The Rose Of Tralee - the Lyrics

All roads seem to lead to Tralee ... but will Maty be waiting there? She is the Rose of Tralee after all, so she is
© Bernd Biege 2016

"The Rose of Tralee", a song which gave the name to the "Rose of Tralee" beauty contest held annually, has quite simple, and not very original, lyrics. Apart from the local name-dropping, putting the song very much into County Kerry, there is absolutely nothing that distinguishes it.

In essence, "The Rose of Tralee" is another of these sweetly-sickly Irish songs from the 19th century that harp on about a (presumably somehow lost) love.

To make these songs more topical, they were often given a location ... "Molly Malone" got Dublin, and we find another Mary in "Mary from Dungloe". If the author had been somewhere else at the time, it might well have been "The Rose of Clonee" or "The Rose of Dundee". Witness Percy French, who name-checked whenever he wrote a song ... from Ballyjamesduff to the Mountains of Mourne.

The Rose Of Tralee - the Lyrics

The pale moon was rising above yon green mountain,
The sun was declining beneath the blue sea,
When I strayed with my love to the pure crystal fountain,
That stands in the beautiful vale of Tralee.

She was lovely and fair, as the rose of the summer,
Yet t'was not her beauty alone that won me.
Oh no, t'was the truth in her eye ever dawning,
That made me love Mary, the Rose of Tralee!

The cool shades of evening their mantle were spreading,
And Mary, all smiling, stood list'ning to me,
The moon through the valley her pale rays was shedding,
When I won the heart of the Rose of Tralee.


On the far fields of India, mid war's bloody thunder,
Her voice was a solace and comfort to me,
But the cold hand of death has now torn us asunder
I'm lonely tonight for my Rose of Tralee.


Note that the last verse is often omitted from live performances and song sheets as well ... it does also somehow not quite gel with the rest of the song, I think.

Who Wrote "The Rose Of Tralee"?

First of all , there are Marys by the dozen in any Irish village, Tralee in the 19th century must have had a few hundred of them, from virgin to mother to crone. So looking for a specific connection on either the name or location seems to be a futile thing. And even tracking down the real author is a drag ...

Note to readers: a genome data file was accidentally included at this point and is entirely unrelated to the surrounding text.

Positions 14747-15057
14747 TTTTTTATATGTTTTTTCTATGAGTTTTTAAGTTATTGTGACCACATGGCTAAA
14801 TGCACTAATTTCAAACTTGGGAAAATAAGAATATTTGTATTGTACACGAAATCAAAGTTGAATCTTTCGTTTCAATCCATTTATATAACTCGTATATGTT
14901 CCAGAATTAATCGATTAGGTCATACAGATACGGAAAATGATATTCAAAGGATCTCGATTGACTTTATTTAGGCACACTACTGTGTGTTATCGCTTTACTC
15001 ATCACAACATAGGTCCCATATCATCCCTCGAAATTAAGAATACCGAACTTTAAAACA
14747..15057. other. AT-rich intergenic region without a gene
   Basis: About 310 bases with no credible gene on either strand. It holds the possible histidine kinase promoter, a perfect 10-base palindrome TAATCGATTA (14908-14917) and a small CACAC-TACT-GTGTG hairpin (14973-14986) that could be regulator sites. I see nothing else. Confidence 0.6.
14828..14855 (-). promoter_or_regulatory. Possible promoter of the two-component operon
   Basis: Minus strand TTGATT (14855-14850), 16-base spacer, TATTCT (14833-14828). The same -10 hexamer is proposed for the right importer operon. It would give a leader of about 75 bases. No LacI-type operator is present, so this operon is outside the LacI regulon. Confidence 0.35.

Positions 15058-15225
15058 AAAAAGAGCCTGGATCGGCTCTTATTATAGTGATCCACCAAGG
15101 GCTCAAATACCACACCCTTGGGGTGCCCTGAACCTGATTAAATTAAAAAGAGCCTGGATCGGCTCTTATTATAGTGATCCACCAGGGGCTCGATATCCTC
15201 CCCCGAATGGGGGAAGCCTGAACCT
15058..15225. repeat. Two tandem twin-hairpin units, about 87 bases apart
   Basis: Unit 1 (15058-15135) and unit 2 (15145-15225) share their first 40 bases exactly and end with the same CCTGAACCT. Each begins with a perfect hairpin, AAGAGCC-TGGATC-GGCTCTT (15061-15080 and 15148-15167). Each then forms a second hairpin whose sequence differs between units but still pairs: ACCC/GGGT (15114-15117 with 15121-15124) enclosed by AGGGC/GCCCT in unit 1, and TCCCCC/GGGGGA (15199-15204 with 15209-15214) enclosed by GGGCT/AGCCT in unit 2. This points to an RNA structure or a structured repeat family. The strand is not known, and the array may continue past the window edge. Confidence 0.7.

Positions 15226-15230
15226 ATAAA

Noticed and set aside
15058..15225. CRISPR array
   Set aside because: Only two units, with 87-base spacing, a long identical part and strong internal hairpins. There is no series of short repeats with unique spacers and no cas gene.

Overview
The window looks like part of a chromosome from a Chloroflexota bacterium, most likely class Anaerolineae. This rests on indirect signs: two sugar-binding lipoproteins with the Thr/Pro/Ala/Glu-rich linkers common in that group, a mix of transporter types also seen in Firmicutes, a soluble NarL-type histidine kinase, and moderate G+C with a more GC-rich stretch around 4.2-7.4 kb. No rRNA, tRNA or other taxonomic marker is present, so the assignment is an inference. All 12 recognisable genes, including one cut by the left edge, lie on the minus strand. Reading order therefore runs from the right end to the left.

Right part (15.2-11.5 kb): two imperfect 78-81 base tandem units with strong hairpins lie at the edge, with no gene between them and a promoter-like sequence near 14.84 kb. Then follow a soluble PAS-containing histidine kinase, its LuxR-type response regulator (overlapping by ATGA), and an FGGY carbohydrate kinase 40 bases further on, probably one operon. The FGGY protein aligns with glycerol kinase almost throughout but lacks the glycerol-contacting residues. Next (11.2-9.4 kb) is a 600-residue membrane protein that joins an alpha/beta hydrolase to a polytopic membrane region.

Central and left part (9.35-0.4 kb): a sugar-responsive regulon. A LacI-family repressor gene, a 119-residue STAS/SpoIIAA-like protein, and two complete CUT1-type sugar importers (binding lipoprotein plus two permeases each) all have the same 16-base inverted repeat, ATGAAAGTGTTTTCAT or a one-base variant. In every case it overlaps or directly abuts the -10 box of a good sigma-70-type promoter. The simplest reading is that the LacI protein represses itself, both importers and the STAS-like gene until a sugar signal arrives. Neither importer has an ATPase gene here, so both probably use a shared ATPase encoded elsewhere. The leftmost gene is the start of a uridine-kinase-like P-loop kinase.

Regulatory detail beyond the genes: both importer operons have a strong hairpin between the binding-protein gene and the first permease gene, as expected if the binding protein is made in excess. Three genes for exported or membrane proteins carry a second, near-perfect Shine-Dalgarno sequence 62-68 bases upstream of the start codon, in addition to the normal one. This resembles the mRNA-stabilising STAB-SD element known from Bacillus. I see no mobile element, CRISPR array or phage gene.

Most people outside Tralee agree that the music was actually composed by the Englishman Charles Glover (1806-1863), and that the words were written by his rough contemporary Edward Mordaunt Spencer, who may or may not have spent time in the area around Tralee. A book of poems by Mordaunt Spencer can be found in the British Library, it was published in 1846 and contains "The Rose of Tralee". The note here, however, states that it was "set to music by Stephen Glover and published by C Jeffrays, Soho Square". Stephen Glover (1813-1870) was another prolific composer at the time. The British Library also holds material that claims that the music was composed by Charles Glover around 1850.

Now in Tralee itself it is a different story ... here tradition has it (and they even have a later monument to prove it, sort of) that "The Rose of Tralee" was instead written by a certain William Pembroke Mulchinock (1820-1864), a wealthy Protestant.

He wrote it for a specific Mary, namely a certain Mary O'Connor, a Catholic servant girl employed in his parents' house. Upper class guy, servant girl, Protestant, Catholic ... you know how it ends. He was sent abroad, only coming back a few years later, to find (no surprise there) that his beloved Mary was already dead and buried.

Mulchinock indeed dabbled in writing, and in 1851 (five years after Mordaunt Spencer published the lyrics) a collection of his poems was published in the USA. However, this did not contain "The Rose of Tralee". You decide ...

That Christy Moore Song ...

Aficionados of Irish folk may notice that there also is a song on the same theme, namely the Rose of Tralee, by Christy Moore. This has, however, not a lot to do with the original one. For starters, it is a lot more fun.

And it pokes fun at everything Irish that is holy. Just the right Eurovision Song Contest material, thought Christy. With a few comely Irish dancers in the background he might even have wowed the non-comprehending crowds (and "Krauts", who like their Christy).

To find out more, see the "Me and the Rose" song lyrics on Christy Moore's website ...